Legal Separations are an option in Illinois, but they are almost never used. Being legally separated is very different from "being separated." When a couple fights and one spouse moves out for a while, that's being separated. A legal separation is entirely different.
Legal Separations are done in the court just like in a divorce case. Papers are filed just like in a divorce case. Both parties have an opportunity to appear before a judge just like in a divorce case. The court may enter an award of maintenance (alimony) and child support just like in a divorce case. If the appropriate papers are filed, the court may even divide up property just like in a divorce case. The "marital estate" is closed and two new, separate financial estates, for inheritance, tax purposes, business deals, etc., are created, just like in a divorce. Legal separations are just like a divorce... except you're still married.
The only difference between a legal separation and a divorce is this: with a divorce, you're divorced and you can remarry if you want; with a legal separation, you're still married to the same spouse.
Legal separations are used strategically by divorce attorneys in some cases that may drag on for a long time and pass some critical financial deadline. By achieving a separation early, the property of the marital estate may be valued and divided immediately without having to wait until all the messy little details are taken care of. By advancing the date of the termination of joint property rights, the attorneys may help the divorcing couple avoid a huge tax bill, realize other tax advantages, or may otherwise help them shelter assets or avoid debt. If your divorce attorney recommends obtaining a legal separation first and then converting it into a divorce, think carefully about the advice and get a second opinion, a separation may save you a lot of money, but it may also save your spouse money at your expense.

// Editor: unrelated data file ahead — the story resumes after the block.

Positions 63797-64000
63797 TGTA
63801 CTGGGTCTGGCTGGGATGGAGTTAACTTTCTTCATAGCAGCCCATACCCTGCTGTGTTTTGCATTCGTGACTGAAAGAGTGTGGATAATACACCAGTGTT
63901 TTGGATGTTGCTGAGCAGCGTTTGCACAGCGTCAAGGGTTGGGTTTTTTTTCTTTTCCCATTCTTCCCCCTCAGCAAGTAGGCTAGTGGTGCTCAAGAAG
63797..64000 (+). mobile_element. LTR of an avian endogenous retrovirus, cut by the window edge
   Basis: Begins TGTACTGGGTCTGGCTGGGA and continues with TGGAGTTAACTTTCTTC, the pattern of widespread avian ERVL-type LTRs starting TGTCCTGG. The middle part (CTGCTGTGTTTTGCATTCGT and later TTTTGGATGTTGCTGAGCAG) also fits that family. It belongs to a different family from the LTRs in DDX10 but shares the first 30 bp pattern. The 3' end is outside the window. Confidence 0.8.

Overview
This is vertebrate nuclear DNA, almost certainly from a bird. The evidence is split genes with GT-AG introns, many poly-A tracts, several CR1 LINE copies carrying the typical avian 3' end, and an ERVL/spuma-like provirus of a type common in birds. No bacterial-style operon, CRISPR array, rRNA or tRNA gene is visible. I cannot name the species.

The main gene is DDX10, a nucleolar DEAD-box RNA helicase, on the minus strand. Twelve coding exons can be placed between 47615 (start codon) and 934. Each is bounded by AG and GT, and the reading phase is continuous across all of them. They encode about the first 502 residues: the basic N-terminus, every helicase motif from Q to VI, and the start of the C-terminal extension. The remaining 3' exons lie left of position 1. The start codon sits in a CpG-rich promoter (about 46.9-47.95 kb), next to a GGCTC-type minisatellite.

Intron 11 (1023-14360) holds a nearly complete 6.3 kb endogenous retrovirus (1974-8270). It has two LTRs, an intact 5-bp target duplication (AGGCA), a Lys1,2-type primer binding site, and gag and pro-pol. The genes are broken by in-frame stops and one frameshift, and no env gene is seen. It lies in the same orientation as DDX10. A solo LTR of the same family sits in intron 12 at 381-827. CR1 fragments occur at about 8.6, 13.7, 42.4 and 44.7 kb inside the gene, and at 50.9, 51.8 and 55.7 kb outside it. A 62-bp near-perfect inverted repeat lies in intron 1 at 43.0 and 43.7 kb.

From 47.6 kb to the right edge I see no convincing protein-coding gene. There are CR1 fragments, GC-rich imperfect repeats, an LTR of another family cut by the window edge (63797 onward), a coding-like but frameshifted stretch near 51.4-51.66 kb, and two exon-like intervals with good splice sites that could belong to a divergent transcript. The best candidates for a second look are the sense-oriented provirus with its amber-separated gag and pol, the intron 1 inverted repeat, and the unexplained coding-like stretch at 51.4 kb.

First, it is important for some people who, for religious reasons, believe their souls may not fare as well in the hereafter if their human, physical, embodiment here on Earth is a party to the dissolution of a relationship sanctified by their creator. For those people, a Legal Separation achieves all of the technical, legal, ends that a divorce would, but it preserves the bonds of matrimony so that, upon arriving at the Pearly Gates, they may truthfully report to St. Peter that, indeed, they never divorced their spouse.
Keep in mind that any Legal Separation may, at any time, be converted into a divorce. Court procedures have to be followed, but the process is fairly straightforward.
Trial Separations: Trial separations are not a panacea, they are a last-ditch effort at saving whatever was good in the relationship. It affords both parties a chance to come up for air -- to get away from ceaseless bickering and blaming that leads nowhere. Splitting up can be a radical step; but experts say it can mend fences or at least make a subsequent divorce more civil. If you’re going to separate, just to try things out, at least do it right: have a written agreement that spells out:
- Duration: Spell out how long you expect to stay separated - six weeks is a typical minimum and one year is a typical max. Later renegotiation should always be an option.
- Therapy: Commit to therapy or abandon it, but agree on the issue, one way or the other.
- Contact: How many phone calls will / can you each tolerate per day? What will you do for the holidays? What about the annual neighborhood or club party? Figure it all out... and agree before splitting.
- Stuff: It doesn’t matter so much who takes what as identifying the things and their value. If reconciliation fails and a divorce follows, you should know all the assets of the marital estate and their values everything from the TVs to the CDs to the IRAs. Still as attorneys we have often heard the question “What am I entitled to during a separation?”
- Dating: Can you date others? Can you date each other? Find out and agree before parting ways.
- Kids: Decision-making, informing, visiting, and support should all be dealt with before a separation.
- Privacy: What will you each be able to tell friends, family, co-workers?
- Next Steps: There should be a defined end to the agreement, whether you agree to get back together, extend the separation or divorce. Define the exit options.